Passion, infidelity, social climbing, and one very special white rose weave a seductive narrative in this intelligent and tender novel.
At forty-eight, Marian Kahn, a professor of history at Columbia, has reached a comfortable perch. Married, wealthy, and the famed discoverer of the eighteenth-century adventuress, Lady Charlotte Wilcox, she ought to be content. Instead, she is horrified to find herself profoundly in love with twenty-six-year-old Oliver, the son of her eldest friend. When Marian's cousin, the snobbish Barton, announces his engagement to Sophie, a graduate student in Marian's department, Marian, Oliver, and Sophie find their lives woefully entangled, and their hearts turned in unfamiliar directions. All three of them will learn that love may seldom be straightforward, but it's always a gift.
From the West Village to the Upper East Side, from the Hamptons to Millbrook, The White Rose is at once a nuanced and affectionate reimagining of Strauss's beloved opera, Der Rosenkavalier, and a mesmerizing novel of our own time and place.
Korelitz, known for her intelligent thrillers (The Sabbathday River, etc.), strikes off in a new direction with this mordant story of aging, love and self-discovery, a reimagining of the Strauss opera Der Rosenkavalier set in upper-class Jewish New York City. Marian Kahn, gracefully aging at 48, is a respected history professor at Columbia, author of a bestselling book of popular history and solidly ensconced in a satisfactory if not brilliant marriage when suddenly she's swept away by the wild but dangerous joy of an affair with the son of her oldest friend. Twenty-six-year-old Oliver, owner of a flower shop called the White Rose, is truly in love, but when he meets graduate student and heiress Sophie Klein, the fianc e of Marian's pompous cousin, Barton Ochstein, he's blindsided and must question his still strong love for Marian. Sophie is swept away, too, by the knowledge that she may want something more out of life than the academic satisfaction she derives from the study of her own White Rose, a group of German dissidents who agitated against the Nazis. The belief that love always involves sacrifice and is worth the sacrifice it demands drives this warm, worldly novel. Even when their own comfort is at stake, Korelitz's characters succumb to generous impulses, making this a satisfying, emotionally rich read.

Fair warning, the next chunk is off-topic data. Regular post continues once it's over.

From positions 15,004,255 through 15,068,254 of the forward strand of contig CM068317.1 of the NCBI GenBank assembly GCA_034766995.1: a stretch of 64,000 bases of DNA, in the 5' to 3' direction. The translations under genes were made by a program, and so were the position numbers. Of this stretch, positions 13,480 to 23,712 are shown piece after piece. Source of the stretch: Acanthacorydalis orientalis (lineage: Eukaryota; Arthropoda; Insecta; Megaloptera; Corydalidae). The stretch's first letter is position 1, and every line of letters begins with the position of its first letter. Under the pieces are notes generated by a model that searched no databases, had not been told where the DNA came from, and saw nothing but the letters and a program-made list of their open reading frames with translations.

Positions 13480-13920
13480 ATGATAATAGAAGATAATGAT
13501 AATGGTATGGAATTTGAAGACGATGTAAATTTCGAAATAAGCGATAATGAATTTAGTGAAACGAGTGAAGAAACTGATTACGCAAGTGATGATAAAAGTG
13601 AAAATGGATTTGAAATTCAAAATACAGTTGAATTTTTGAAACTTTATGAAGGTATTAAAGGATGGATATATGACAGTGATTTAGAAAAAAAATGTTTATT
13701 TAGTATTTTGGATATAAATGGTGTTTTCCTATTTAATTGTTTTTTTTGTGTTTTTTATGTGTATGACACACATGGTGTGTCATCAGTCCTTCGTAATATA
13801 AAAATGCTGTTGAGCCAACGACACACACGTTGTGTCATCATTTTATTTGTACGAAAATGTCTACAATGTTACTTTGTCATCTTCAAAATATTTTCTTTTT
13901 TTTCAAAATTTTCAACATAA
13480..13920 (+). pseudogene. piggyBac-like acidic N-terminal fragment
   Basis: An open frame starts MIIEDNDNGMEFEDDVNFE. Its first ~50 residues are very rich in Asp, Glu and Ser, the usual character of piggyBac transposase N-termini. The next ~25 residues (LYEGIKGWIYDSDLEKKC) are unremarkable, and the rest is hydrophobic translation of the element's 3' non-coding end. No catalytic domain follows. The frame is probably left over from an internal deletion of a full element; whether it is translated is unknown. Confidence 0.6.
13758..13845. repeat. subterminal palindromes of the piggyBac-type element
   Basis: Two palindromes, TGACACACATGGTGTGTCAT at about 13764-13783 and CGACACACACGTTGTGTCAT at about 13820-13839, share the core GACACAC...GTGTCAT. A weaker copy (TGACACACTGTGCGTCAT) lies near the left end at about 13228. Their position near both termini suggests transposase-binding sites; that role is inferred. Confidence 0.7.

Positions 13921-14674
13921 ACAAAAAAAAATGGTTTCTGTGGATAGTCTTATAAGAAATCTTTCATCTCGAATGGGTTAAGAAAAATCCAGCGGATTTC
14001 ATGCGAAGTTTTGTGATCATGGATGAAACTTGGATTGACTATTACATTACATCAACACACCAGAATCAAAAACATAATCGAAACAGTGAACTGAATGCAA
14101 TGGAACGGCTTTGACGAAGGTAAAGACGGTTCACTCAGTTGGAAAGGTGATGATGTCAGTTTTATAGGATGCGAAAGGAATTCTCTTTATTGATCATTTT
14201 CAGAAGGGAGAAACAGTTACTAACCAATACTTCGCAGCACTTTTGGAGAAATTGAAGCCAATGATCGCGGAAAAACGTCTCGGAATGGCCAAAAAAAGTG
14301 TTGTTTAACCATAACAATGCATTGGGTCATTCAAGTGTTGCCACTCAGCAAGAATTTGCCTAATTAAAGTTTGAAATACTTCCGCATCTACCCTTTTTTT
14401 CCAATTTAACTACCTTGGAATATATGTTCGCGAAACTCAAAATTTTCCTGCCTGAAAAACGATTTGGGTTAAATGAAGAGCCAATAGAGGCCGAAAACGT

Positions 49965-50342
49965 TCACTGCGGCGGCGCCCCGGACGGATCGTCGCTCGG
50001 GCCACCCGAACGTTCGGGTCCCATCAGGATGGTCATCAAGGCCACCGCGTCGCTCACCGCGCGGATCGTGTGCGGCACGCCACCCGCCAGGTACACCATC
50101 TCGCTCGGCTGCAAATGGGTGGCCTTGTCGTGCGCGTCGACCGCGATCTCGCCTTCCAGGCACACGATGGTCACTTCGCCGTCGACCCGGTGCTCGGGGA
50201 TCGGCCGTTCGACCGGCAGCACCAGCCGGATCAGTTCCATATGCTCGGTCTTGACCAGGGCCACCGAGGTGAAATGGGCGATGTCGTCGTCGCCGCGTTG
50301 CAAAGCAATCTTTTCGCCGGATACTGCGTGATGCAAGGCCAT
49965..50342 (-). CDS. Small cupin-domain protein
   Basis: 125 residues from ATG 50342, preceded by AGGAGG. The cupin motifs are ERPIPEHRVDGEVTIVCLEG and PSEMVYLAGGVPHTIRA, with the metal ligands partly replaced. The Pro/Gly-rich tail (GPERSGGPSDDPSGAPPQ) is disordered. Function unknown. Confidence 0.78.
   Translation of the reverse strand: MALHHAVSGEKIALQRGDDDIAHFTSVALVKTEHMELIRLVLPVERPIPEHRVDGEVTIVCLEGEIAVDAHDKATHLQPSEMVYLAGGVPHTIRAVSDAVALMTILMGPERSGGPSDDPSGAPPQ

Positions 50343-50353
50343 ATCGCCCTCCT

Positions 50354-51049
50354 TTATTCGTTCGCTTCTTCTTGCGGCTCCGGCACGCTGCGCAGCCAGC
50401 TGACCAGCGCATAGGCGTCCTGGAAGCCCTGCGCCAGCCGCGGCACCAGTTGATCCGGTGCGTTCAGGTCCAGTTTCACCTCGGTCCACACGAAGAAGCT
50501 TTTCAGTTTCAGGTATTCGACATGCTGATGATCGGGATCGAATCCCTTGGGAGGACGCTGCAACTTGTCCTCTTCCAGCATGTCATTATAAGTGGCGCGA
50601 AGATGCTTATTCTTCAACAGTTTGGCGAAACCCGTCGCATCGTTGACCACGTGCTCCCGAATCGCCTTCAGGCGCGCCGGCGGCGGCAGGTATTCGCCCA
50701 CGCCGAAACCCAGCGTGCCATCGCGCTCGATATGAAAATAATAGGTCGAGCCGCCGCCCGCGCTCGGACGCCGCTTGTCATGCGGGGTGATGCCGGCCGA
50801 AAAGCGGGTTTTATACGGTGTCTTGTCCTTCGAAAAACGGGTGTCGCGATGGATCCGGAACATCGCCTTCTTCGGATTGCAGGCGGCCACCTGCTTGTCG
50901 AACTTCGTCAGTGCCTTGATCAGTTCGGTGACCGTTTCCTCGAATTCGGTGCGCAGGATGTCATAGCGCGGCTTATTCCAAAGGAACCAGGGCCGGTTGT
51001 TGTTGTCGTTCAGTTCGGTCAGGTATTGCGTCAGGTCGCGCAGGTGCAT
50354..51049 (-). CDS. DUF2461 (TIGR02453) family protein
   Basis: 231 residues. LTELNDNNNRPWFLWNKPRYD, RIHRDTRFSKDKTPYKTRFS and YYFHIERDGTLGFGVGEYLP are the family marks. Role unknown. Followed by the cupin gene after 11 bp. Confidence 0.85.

This is not a new book by this author. It was published in 2004. I read it years ago.
I should have read the first few chapters before actually purchasing this ridiculous book. The first chapter was mildly intriguing. By the second chapter I felt like I was watching a cheesy sitcom comedy alongside an unamused, slightly embarrassed audience. From the absurdly polarized, superficially developed characters to the trite dialogue and quotidian setting, this story is fit for a puppet show at best.